Take heart. Small variations of the Thanksgiving dinner are permitted. Be forewarned, however, your recipes will be compared to those of august and venerated forebears, relatives and antecedents hovering in calendric conjunction.

Don’t screw up.

At the Henry household, labor is divided. Mrs. Henry bakes the pie. Mr. Henry roasts the bird. Unable to reach agreement on stuffing, they each make their own.

Mindful of all that has gone wrong, and of all that can go wrong and be blamed squarely on him, Mr. Henry threw money at the problem. He ordered a Heritage Foods turkey online for the princely sum of $129. (This better be one tasty turkey, brother, because already the vacation is in jeopardy.) It promises to arrive by FedEx on Tuesday before Thanksgiving, which leaves not quite enough time for the dry salt to fully absorb. All the same, Mr. Henry will rub salt and give thanks.

Special thanks will be offered this year to the good Glinda who divined Mr. Henry’s turkey uncertainty and sent him this attractive recipe from the L.A. Times. By the way, the hot oven option works best.sumo.jpg

Dry salt rub is, indeed, an efficacious method for roasting. For years Mr. Henry has been flinging salt on meat like a sumo wrestler entering the ring.

Cranberry sauce is de riguer. This recipe is foolproof.

Mrs. Henry will surely make the classic pumpkin chiffon pie. (The trick is to pre-bake the crust – what potters call “bisque.”)

Stuffing is the cook’s signature dish. Mrs. Henry will make a simple bread and sage stuffing for the masses. Mr. Henry will make Nadia’s aromatic 1001 Nights saffron and chestnut forcemeat. The wine will be a Burgundy, a light one, perhaps a Côtes de Ventoux, who can say?

Maenad Diet

Once in a while someone sends a comment that overwhelms Mr. Henry with protective, avuncular feelings.

Avila writes :maenad.jpg

I believe I would be able to stick to this diet if I wasn’t essentially nocturnal. Any suggestions for a college student who gets hungry enough at 2AM to break rules 2, 4, 9, 13, and 16?

She is referring to Mr. Henry’s Dietary Dicta (with exceptions), an early screed posted way back in April 2006.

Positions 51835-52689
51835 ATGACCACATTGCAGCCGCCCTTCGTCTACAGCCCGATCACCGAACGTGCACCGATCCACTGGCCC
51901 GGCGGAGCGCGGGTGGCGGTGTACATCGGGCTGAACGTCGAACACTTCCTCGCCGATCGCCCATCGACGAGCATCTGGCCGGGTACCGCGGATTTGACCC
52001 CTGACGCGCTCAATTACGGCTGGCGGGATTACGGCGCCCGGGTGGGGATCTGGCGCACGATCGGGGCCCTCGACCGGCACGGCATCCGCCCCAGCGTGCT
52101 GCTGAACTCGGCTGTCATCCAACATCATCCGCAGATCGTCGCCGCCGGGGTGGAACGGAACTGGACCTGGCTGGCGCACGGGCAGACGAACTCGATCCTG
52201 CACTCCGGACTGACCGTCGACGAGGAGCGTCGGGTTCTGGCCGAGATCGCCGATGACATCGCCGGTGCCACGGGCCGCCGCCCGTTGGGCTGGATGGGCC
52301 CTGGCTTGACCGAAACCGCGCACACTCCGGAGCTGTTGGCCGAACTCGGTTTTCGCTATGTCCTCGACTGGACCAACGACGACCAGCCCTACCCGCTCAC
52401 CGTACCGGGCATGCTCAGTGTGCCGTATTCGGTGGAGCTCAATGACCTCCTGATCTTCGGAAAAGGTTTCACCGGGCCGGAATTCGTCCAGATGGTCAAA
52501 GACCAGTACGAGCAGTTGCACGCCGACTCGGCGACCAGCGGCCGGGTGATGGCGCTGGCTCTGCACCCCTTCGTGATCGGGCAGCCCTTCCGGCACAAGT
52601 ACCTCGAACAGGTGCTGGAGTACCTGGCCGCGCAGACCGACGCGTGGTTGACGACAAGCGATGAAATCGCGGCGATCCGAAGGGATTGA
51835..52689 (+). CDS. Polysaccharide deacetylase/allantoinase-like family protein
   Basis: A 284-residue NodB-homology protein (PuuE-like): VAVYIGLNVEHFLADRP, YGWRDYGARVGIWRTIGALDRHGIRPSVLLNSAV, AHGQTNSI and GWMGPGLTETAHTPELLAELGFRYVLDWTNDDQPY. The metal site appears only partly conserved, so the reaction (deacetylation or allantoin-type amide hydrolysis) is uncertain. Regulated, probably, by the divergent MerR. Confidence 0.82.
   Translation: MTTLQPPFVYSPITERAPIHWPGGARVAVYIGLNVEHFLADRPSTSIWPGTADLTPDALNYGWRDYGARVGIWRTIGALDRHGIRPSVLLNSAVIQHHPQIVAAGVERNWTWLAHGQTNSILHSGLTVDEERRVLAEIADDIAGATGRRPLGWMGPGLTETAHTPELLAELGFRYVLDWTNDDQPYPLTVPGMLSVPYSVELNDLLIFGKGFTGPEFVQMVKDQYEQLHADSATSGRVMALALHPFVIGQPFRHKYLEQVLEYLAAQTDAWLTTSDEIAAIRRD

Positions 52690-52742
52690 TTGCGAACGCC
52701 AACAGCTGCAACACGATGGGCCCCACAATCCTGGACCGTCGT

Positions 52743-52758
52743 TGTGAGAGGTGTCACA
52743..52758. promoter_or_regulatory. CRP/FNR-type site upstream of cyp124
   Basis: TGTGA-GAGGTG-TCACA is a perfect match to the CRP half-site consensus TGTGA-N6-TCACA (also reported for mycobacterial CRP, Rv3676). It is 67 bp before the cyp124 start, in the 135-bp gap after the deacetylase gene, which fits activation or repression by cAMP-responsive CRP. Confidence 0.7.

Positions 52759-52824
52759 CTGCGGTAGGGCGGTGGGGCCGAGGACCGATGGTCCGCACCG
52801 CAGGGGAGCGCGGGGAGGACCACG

From the vantage point of his estimable age and education today he feels a positive obligation to expand upon his previous theme, even though he thought he had covered the topic quite nicely the first time.

As a prefatory aside, would it be too avuncular to expect you, Avila, a college student, before learning how to eat, an important life skill, to be sure, first to master an equally important life skill, namely, the rules for the subjunctive?

“if I wasn’t essentially nocturnal”  tsk tsk tsk.

Dear Avila, not only are you nocturnal, a biorhythm consistent with late adolescence, but you probably have the digestion of a linebacker, as well, which is to say your metabolism permits you to eat any darn thing you want, day or night, with the same wild abandon you hook up or break up with lovers.

Mr. Henry’s protective, avuncular thing is giving way to overpowering feelings of envy. Go ahead and have a cigarette while you’re at it, Avila. What the heck.

Once it’s mid-day and your Dionysiac urges are momentarily sated, dear maenad, please pause to think about what you are asking. You want to flout rules forbidding eating after dinner, skipping dessert after dinner, eating fried foods for dinner, eating candy, and most important of all, going to bed hungry! These are the essential tenets of the belief system, the sine qua non without which you don’t have nada…..except too much body fat.


Life can be long for those with genius for living. But to live long, unlike the great Antonio Gaudí, you must avoid getting run over by the tram.

As you get older you may notice that trams come along more frequently and from unexpected directions. There is the late night pizza tram, the ice cream in front of the TV tram, the third glass of wine tram, the crunchy snack food tram, and the “oh my feet hurt and I’ve had a long day so I’ll skip my workout” tram, any one of which will flatten you and fatten you dead.

Word of Mouth


The world is changing. Indeed, the election proves that the world has already changed.

The world of eating is changing, too, and profoundly for the better. By now the locavore movement is well established as a culinary ambition, one with expanding political and ecological implications. All across town farmer’s markets pop up in unexpected places – schoolyards, church grounds, and forgotten plazas.

Sitting at your desk dreaming of new flavors, how do you get connected? In the bad old days you found these events by word of mouth, by knowing someone in the know.
Now, just in time, Edible Manhattan is out. A new food magazine that began in Ojai, California, Edible finally cracked the big city. Valuable as a shopping and dining source, it is equally inspiring as bedroom reading. The inaugural issue features excellent articles on New York City tap water and on Manhattan beekeepers, two topics of keen interest to Mr. Henry who has always hated people who carry bottled water and who has always harbored a secret longing to keep bees on the terrace.
In the new issue Regina Schrambling writes about Duncan Hines – an actual person – who in 1959 published the Zagat’s of its day. Who knew? Mr. Henry always thought Duncan Hines was like Aunt Jemima, Betty Crocker, or Mrs. Butterworth – an ersatz icon of ersatz cuisine.

Armed with Edible Manhattan and an eco-friendly cloth shopping sack, Mr. Henry feels prepared to venture out from his little village on the Upper West Side, a village more populous than Wyoming, mind you, but a village nonetheless. The great metropolitan expanse lies before him.

Courageously he will take a southbound train for Union Square to hunt wild mizuna, parsnips, and spring lamb.


Food for Thought